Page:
I remember as a kid seeing my parents walk away from the TV, shaking their heads in disgust as the news droned on in the background. Now I find myself in their shoes, fed up with one tragedy after another, wanting to change the radio station or stop scrolling my news feed but unable to escape the constant feeling that we’re all waiting for the next kill.
Here’s my reaction to the past week, plus a challenge to us all.
It started Tuesday morning, July 5, in Louisiana. Alton Sterling.
It continued Wednesday night in Minnesota. Philando Castile.
With one shooting after another—plus recent terrorist attacks in Turkey, Bangladesh, Iraq and France just today—my heart literally hurts.
Another vigil. More tears. Another protest. More outcry. Another picture of the deceased on a happier day. … When does the madness end?
I know the Bible verses. I know Jesus has overcome the world. I know one day every knee will bow. I know He’s for us so who can be against us? I know He wins and good triumphs in the end.
But until then, I struggle with my own emotions over it all. I’m angry. And heartbroken. And about 10% afraid I’ll go to the grocery store one day and never come back.
It’s also getting closer and closer to home. The Minnesota shooting wasn’t far from my in-laws. The one in Tennessee is near my family. I’m beginning to feel like no one is safe, no matter how you live your life.
And that’s where I think there’s something deeper to learn here.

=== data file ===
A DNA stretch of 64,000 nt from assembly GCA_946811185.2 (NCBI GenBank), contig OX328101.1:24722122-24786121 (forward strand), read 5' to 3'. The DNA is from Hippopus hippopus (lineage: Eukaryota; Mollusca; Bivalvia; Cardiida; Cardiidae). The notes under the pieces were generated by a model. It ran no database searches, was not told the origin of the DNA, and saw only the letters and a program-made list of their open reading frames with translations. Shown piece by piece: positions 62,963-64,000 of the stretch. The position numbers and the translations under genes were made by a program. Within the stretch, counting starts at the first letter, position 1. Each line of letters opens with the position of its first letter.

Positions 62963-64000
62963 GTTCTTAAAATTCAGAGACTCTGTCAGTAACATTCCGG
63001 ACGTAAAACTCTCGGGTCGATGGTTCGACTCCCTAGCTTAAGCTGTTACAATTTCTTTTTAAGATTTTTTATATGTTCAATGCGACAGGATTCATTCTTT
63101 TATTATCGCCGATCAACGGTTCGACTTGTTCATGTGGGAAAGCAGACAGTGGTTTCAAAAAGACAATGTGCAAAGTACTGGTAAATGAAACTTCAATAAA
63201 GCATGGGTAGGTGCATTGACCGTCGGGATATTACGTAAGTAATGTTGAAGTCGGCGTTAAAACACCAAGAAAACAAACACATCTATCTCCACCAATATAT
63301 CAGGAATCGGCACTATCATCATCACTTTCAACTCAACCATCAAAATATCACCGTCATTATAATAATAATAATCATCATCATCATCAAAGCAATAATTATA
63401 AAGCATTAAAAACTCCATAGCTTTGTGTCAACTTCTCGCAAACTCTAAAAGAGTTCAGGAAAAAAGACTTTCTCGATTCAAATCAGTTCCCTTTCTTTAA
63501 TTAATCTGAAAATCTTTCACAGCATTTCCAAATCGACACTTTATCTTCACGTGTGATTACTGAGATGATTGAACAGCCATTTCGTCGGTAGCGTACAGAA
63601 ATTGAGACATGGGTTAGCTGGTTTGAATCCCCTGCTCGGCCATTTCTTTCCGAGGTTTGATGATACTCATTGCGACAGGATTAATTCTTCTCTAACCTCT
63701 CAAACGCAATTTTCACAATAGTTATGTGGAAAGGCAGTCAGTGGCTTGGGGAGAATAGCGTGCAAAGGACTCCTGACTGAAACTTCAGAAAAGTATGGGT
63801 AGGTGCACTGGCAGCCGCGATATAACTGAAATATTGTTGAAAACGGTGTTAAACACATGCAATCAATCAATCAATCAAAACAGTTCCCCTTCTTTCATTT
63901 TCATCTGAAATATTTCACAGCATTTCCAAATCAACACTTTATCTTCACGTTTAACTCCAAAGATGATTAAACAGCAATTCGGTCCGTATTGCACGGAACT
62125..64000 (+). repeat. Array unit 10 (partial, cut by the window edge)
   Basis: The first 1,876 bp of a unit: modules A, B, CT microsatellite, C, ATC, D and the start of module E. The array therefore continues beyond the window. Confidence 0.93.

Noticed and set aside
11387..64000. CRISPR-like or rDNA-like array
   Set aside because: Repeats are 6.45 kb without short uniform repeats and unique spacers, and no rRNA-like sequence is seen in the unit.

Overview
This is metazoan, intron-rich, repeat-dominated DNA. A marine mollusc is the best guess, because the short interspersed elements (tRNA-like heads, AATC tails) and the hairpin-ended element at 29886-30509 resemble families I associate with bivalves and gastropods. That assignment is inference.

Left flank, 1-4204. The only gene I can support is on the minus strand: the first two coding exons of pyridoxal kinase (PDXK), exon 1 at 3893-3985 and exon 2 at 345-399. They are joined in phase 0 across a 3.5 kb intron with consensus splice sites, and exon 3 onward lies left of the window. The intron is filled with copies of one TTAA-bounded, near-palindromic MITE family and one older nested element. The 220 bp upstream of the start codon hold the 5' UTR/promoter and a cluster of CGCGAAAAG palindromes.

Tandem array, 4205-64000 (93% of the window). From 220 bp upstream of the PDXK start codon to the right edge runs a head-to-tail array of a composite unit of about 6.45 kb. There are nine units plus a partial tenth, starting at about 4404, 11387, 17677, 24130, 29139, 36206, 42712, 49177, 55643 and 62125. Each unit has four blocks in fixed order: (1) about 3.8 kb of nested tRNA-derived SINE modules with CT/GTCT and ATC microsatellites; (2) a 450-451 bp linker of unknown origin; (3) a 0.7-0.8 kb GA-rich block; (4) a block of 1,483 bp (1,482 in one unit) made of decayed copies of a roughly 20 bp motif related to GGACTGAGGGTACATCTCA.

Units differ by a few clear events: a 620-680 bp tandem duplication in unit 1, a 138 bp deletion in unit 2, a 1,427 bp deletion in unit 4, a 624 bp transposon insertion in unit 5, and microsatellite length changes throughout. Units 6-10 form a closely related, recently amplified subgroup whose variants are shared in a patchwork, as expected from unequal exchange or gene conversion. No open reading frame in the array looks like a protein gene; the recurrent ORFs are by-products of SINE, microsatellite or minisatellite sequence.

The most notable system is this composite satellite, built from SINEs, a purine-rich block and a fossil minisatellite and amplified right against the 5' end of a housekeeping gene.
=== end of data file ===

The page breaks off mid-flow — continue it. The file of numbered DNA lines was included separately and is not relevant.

I don’t know what it’s like to be a black man pulled over for a traffic stop. I don’t know what it’s like to be targeted for the uniform I wear. I don’t know what it’s like to have a gun in my face because someone feels threatened.
So how can I say what I would or wouldn’t do in those situations?
I learned years ago in journalism class that we all have our biases. Our race, gender, how and where we grew up all shape our thoughts and actions.
Even so, one thing we can all do is show compassion.
I know it’s hard to sort through the noise as the media pieces together this seemingly endless, jumbled chaos, but at the most basic level, people lost their lives. Today, dozens around the country are coping with the loss of a husband or wife, son or daughter, parent or friend.
It could have been your spouse or your child or your friend.
And while it’s tempting, I don’t think this is the time to shake your head and walk away. Talking about it with people who don’t look or think like you can get you out of your own bubble and help you see more than one side. (I’ve actually done that and it’s been enlightening.)
It may be touchy at first, but if we’re too afraid to talk about these things, we certainly can’t expect them to get better.
Whatever other emotions are coursing through our veins right now, now isn’t the time to set compassion aside.